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Derek Jeter on why The Players” Tribune is bringing its athlete storytelling platform to Japan

The baseball hall of famer explains why now felt like the right time for The Players" Tribune to expand its reach, and why he believes the athlete-driven content published on the platform will resonate with a Japanese audience.

30 March 2021 Sam Carp

Since being founded by baseball hall of famer Derek Jeter in 2014, The Players’ Tribune (TPT) has provided athletes with an online media platform through which they can tell their own stories as they want them to be told.

Now, some seven years later, the company is banking on the content strategy that has got it to this point resonating even further afield.

Last week, TPT confirmed that it will be launching its online storytelling platform in Japan, adding the world’s third biggest sports and advertising sales market to its already extensive presence across Europe and North America.

Asaf Peled, the founder and chief executive of Minute Media, which acquired TPT in 2019 and also owns brands such as 90min and The Big Lead, said in an official release that the move comes “after months of planning and preparation”. TPT claims to be a first-of-its-kind platform for the Japanese market, where the company has already formed an alliance with Miraikanai focused on content and production.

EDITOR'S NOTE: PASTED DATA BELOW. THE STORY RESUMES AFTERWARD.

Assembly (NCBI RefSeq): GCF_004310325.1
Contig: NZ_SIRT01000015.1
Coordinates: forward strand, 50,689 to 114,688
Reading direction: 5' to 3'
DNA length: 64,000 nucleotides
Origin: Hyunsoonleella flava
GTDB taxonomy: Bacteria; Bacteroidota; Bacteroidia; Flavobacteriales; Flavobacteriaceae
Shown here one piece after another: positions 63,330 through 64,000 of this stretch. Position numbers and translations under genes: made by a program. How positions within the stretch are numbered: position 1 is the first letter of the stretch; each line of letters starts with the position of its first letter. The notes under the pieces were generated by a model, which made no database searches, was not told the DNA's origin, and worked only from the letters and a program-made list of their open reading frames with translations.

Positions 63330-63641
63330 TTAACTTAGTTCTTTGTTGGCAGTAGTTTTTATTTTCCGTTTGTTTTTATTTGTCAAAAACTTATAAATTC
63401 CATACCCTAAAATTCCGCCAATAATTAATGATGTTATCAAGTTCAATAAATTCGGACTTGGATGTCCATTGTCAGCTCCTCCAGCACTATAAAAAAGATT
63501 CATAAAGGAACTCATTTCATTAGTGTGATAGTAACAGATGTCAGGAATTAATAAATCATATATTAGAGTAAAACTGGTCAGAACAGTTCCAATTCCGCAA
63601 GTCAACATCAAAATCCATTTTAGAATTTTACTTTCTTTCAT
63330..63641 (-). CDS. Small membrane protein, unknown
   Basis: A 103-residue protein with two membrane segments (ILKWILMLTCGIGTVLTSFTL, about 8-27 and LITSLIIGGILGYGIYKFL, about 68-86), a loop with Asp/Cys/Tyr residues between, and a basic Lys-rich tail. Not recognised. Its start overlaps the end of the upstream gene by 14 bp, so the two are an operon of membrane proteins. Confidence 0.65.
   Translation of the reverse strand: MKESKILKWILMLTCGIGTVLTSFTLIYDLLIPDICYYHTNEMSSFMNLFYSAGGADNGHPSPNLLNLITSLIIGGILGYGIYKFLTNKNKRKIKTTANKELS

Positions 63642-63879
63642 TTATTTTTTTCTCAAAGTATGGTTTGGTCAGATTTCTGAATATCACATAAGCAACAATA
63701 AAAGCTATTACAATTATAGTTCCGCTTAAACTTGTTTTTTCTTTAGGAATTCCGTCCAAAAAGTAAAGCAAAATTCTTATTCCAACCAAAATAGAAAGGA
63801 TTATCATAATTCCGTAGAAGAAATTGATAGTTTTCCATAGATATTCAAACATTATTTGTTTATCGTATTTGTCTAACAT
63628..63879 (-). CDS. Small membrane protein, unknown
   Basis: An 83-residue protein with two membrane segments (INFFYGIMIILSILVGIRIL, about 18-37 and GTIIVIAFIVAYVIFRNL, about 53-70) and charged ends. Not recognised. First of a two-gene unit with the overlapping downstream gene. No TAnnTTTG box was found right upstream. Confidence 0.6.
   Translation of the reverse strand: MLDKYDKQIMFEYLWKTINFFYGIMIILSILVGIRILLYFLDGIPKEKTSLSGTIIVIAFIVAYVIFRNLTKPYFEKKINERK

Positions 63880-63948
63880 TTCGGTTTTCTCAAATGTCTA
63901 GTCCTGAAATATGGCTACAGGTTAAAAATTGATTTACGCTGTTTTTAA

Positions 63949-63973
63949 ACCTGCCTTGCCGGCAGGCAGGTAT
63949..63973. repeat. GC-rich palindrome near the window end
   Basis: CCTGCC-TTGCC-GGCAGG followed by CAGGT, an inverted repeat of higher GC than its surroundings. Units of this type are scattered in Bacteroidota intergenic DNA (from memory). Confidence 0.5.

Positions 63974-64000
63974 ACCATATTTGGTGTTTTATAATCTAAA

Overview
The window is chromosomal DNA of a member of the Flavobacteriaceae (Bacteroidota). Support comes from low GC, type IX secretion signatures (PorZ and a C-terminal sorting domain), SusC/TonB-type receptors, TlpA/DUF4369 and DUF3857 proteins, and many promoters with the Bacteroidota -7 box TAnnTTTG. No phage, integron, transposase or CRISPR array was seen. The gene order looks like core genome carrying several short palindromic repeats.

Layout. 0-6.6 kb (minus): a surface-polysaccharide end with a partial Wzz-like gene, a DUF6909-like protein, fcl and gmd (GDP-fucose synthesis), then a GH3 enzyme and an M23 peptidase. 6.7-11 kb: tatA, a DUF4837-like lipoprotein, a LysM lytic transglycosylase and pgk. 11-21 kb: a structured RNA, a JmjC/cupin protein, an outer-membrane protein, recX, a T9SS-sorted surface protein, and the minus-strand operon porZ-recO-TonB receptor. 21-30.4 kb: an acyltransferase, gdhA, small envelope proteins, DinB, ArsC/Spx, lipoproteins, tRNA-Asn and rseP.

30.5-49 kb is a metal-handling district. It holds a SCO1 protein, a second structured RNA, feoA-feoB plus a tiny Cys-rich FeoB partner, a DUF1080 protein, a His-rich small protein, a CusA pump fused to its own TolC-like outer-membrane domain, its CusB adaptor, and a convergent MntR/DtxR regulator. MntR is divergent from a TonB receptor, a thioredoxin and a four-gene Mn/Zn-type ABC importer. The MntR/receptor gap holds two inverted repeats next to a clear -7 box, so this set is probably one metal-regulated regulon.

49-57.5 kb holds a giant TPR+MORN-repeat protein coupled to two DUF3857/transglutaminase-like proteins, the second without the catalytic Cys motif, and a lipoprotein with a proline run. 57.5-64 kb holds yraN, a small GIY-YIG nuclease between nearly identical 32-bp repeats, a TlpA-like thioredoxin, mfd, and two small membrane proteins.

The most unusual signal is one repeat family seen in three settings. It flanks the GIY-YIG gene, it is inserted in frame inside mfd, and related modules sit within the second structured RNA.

Our primary focus with TPT Japan, of course, will be local. Our mission is to serve as a trusted resource for Japanese athletes to connect with their fans, in any way they want, whether that’s essays, podcasts, videos, or on social media.

Derek Jeter, Co-founder, The Players' Tribune

The likes of Cam Newton, Saquon Barkley, Dina Asher-Smith, Romelu Lukaku, Alex Morgan, Bubba Wallace, A’ja Wilson, Allen Iverson and a host of other big names in sport have either penned pieces or appeared in content for TPT. They will soon be joined by Japanese stars such as Formula One driver Yuki Tsunoda, soccer player Mana Iwabuchi and the National Basketball Association’s (NBA) Yuta Watanabe. 

Shortly after news broke of TPT’s launch in Japan, co-founder and Major League Baseball (MLB) icon Derek Jeter answered some questions about why now felt like the right time to enter the Japanese market, and what fans in the country can expect from the platform. 

Why have you decided to launch The Players’ Tribune in Japan, and how long has this been in the making?

Japan has the third largest sports market globally, so we knew that the hunger for sports content was there. Japan produces some of the world’s top athletes, but they don’t have a platform that allows them to speak directly, openly and authentically to their fans – until now. Expanding this platform globally has been a goal of ours since our inception.

Where do you see The Players’ Tribune sitting in Japan’s broader media landscape? What gap in the market are you filling?